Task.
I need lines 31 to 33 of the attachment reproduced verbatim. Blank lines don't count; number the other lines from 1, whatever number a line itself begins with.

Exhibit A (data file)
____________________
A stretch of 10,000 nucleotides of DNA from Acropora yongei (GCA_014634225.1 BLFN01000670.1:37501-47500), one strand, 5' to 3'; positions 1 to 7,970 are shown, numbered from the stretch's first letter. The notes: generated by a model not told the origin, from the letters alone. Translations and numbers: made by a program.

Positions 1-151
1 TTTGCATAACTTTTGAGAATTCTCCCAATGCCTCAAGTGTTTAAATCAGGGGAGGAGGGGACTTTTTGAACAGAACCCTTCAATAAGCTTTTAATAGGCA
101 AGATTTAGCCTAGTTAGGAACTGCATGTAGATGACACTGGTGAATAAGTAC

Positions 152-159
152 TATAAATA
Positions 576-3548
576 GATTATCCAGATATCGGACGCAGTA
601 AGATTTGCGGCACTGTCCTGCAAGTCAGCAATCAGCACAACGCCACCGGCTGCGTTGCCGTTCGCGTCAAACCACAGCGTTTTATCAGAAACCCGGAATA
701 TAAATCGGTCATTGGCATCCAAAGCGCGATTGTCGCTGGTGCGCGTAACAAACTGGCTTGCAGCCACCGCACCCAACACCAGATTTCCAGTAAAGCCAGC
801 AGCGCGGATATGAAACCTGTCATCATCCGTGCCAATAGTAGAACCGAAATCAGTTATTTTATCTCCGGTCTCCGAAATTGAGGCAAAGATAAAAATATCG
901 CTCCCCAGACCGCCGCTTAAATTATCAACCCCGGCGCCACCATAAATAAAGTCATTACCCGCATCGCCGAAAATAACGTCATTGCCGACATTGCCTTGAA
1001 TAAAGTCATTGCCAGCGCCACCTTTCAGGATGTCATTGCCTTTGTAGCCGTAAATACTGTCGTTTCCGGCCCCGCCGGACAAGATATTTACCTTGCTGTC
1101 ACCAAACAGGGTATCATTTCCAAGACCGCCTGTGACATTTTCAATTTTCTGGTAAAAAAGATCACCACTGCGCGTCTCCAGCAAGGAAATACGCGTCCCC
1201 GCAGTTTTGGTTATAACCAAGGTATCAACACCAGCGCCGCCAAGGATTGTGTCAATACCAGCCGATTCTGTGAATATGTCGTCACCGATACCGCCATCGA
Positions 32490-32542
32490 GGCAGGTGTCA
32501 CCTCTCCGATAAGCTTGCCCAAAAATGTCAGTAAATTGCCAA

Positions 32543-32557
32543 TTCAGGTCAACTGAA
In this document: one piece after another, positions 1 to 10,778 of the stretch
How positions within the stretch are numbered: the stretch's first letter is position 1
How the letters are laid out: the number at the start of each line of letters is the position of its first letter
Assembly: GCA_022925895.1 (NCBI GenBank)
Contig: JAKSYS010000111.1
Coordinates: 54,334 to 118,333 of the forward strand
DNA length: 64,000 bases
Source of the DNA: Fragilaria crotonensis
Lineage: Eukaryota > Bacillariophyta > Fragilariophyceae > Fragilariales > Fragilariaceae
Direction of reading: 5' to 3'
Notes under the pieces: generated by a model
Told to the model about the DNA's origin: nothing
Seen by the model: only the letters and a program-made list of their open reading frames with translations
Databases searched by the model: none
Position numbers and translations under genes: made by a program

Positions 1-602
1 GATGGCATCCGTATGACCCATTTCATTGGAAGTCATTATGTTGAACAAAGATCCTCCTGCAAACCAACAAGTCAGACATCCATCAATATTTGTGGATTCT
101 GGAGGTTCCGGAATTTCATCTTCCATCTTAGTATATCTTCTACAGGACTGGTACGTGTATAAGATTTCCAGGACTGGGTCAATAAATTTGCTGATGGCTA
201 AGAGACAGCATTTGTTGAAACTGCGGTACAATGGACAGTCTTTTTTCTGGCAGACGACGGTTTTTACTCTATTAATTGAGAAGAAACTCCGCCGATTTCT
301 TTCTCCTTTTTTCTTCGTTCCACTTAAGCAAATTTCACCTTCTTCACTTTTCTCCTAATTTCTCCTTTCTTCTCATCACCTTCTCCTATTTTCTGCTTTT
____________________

Notes under the pieces: generated by a model
Told to the model about the DNA's origin: nothing
Seen by the model: only the letters and a program-made list of their open reading frames with translations